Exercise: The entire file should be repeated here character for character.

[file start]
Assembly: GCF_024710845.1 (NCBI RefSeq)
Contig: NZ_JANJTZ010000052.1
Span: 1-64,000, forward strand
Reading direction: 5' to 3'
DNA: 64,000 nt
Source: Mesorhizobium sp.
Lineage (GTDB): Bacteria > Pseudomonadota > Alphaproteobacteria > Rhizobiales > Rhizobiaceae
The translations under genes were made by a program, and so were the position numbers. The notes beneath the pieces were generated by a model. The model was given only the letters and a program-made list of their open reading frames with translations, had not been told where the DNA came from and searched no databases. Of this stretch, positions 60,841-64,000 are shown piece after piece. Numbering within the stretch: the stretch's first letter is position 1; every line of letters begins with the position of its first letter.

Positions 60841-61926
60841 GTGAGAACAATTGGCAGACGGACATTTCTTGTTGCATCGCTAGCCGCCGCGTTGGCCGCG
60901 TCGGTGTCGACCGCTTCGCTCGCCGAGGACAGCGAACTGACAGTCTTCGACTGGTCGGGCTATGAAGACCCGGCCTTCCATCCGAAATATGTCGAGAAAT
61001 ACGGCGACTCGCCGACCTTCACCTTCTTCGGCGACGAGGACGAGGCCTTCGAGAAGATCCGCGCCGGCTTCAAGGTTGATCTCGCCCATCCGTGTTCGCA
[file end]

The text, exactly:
Assembly: GCF_024710845.1 (NCBI RefSeq)
Contig: NZ_JANJTZ010000052.1
Span: 1-64,000, forward strand
Reading direction: 5' to 3'
DNA: 64,000 nt
Source: Mesorhizobium sp.
Lineage (GTDB): Bacteria > Pseudomonadota > Alphaproteobacteria > Rhizobiales > Rhizobiaceae
The translations under genes were made by a program, and so were the position numbers. The notes beneath the pieces were generated by a model. The model was given only the letters and a program-made list of their open reading frames with translations, had not been told where the DNA came from and searched no databases. Of this stretch, positions 60,841-64,000 are shown piece after piece. Numbering within the stretch: the stretch's first letter is position 1; every line of letters begins with the position of its first letter.

Positions 60841-61926
60841 GTGAGAACAATTGGCAGACGGACATTTCTTGTTGCATCGCTAGCCGCCGCGTTGGCCGCG
60901 TCGGTGTCGACCGCTTCGCTCGCCGAGGACAGCGAACTGACAGTCTTCGACTGGTCGGGCTATGAAGACCCGGCCTTCCATCCGAAATATGTCGAGAAAT
61001 ACGGCGACTCGCCGACCTTCACCTTCTTCGGCGACGAGGACGAGGCCTTCGAGAAGATCCGCGCCGGCTTCAAGGTTGATCTCGCCCATCCGTGTTCGCA